The Sacramento Refuge has a very scenic backdrop for bird viewing, with the highest part of the California Coast Ranges to the west, Lassen Peak and other volcanoes to the north, and the Sutter Buttes to the southeast.
We mentioned our excitement about seeing eagles on our Facebook page, and found out that two of them were sitting in a tree next to the Oregon house that we had just left! It's too ironic. Anyway, I did actually see one of those eagles in Oregon, but it was high above, and I got just this fuzzy shot of it soaring over my head.

Tuesday, December 27, 2016

Hermit Thrush at Cape Perpetua, Oregon

I don't see Hermit Thrushes (Catharus guttatus) very often, and catching photographs of them has proven difficult (although I have a few). I've been on the road, as is usual for this time of year, and we were stopped at Cape Perpetua on the central Oregon Coast to have a look at the pounding surf. I haven't been expecting to see all that many birds out and about in the winter environment, but I've been pleasantly surprised many times over. As we were leaving the visitor center at the Cape, I saw a bird lurking just over my head, and there was the thrush! It felt close enough to touch, but as you can see, the angle for pictures was very steep. 
For the most part, Hermit Thrushes spend the winter much further to the south, especially in the southern tier of American states and Mexico. The exception is the west coast of the United States, where they may winter as far north as Washington state. The climate stays warmer because of the moderating effect of the nearby Pacific Ocean.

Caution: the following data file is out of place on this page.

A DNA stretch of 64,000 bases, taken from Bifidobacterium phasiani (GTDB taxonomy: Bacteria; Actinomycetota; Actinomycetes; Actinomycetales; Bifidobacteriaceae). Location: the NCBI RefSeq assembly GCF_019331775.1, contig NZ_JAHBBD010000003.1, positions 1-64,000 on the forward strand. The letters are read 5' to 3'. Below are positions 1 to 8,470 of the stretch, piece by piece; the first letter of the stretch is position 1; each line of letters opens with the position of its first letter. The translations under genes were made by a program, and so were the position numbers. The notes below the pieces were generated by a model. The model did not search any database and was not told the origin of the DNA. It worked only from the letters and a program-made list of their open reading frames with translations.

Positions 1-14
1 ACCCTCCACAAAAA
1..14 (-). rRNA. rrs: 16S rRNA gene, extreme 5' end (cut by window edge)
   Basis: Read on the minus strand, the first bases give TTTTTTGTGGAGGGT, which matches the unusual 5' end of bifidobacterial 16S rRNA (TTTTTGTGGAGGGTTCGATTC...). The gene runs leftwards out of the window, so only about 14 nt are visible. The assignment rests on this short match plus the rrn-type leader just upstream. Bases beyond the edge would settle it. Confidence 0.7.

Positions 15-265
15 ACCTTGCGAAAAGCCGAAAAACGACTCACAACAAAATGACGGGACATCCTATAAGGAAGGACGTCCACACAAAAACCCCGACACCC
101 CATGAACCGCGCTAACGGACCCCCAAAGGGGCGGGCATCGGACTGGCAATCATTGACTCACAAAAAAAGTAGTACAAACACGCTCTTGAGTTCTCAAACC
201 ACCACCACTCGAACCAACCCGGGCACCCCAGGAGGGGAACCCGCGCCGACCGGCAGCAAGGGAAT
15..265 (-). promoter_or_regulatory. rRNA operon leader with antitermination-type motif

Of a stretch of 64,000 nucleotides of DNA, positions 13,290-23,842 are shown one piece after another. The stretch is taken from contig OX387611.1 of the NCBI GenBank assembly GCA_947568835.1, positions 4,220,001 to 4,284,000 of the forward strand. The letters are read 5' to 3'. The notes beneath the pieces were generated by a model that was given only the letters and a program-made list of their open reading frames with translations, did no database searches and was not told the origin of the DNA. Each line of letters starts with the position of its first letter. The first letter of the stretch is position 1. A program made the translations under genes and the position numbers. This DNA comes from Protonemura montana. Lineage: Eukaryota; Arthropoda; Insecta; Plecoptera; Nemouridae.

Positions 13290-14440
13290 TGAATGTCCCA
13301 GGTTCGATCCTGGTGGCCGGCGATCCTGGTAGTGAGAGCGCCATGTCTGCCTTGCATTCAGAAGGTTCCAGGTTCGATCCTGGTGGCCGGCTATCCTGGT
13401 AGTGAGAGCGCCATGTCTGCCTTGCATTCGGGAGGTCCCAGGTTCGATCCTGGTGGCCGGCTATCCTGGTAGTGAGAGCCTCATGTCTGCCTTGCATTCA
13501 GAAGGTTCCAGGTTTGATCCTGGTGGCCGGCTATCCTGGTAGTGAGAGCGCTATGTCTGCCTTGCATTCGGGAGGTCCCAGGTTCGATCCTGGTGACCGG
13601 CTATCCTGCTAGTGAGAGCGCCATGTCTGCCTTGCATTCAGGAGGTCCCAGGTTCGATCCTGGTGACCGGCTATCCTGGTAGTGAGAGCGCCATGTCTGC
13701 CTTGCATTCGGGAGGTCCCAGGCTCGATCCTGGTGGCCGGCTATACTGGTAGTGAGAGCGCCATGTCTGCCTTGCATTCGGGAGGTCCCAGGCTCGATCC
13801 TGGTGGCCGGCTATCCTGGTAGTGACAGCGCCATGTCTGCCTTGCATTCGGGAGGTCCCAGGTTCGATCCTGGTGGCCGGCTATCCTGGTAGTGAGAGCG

Sunday, December 25, 2016

A Red-breasted Sapsucker in Washington for Christmas

Merry Christmas all! I didn't really expect to have a Christmas bird today, but later on in the afternoon I walked to a park in Renton, just south of Seattle, Washington. I heard a drumming in the pines over my head, and was lucky enough to spot a Red-breasted Sapsucker (Sphyrapicus ruber) high above. I got a couple of shots before it disappeared.

The Red-breasted Sapsucker is a bird of the West Coast, ranging from Southern California to Alaska, but never ranging farther east than the Sierra or the Cascades. They prefer the lower elevations of coniferous forests. The "sapsucker" name refers to their practice of drilling a linear series of holes in tree trucks that starts sap running. The birds then can consume the sap itself (by lapping it up, not sucking) or feeding on the bugs that become trapped in the sap.
It was a pleasant Christmas surprise to see a new bird, the third new bird seen on this trip!

Saturday, December 24, 2016

Very Small, Very Tough, and Fearless: Golden-crowned Kinglet below Mt. St. Helens, Washington

I was privileged to catch sight of some Golden-crowned Kinglets (Regulus satrapa) today. We were at Silver Lake in Washington state. The lake was formed by mudflows from nearby Mt. St. Helens thousands of years ago.
The sense of privilege comes from the fact that I've never seen any before, and because their preferred habitat is way up in the canopy of conifer forests, where they search for bugs. In these winter days, the bugs are less prevalent, so these kinglets had come down to the pavement in the parking lot for the Mt. St. Helens Visitor Center, looking for seeds or bugs on the ground.
Fearless? Yes, they danced around the pavement less than 10 feet away from me. Frenetic? Yes! They never stopped moving while I was watching them and trying to get a few photographs. I took 30 shots or more, and only four or five came out at all. Look below to see an average shot...
A real-life Angry Bird?
Tough? Yes. It is the beginning of winter, and these birds weren't messing around with migration to warmer climes. According to the Cornell Ornithology website, they can survive temperatures of -40 degrees, sometimes huddling together for warmth. It's amazing that they don't freeze; they're barely bigger than hummingbirds!
Very small, very tough, and fearless. But also quite beautiful!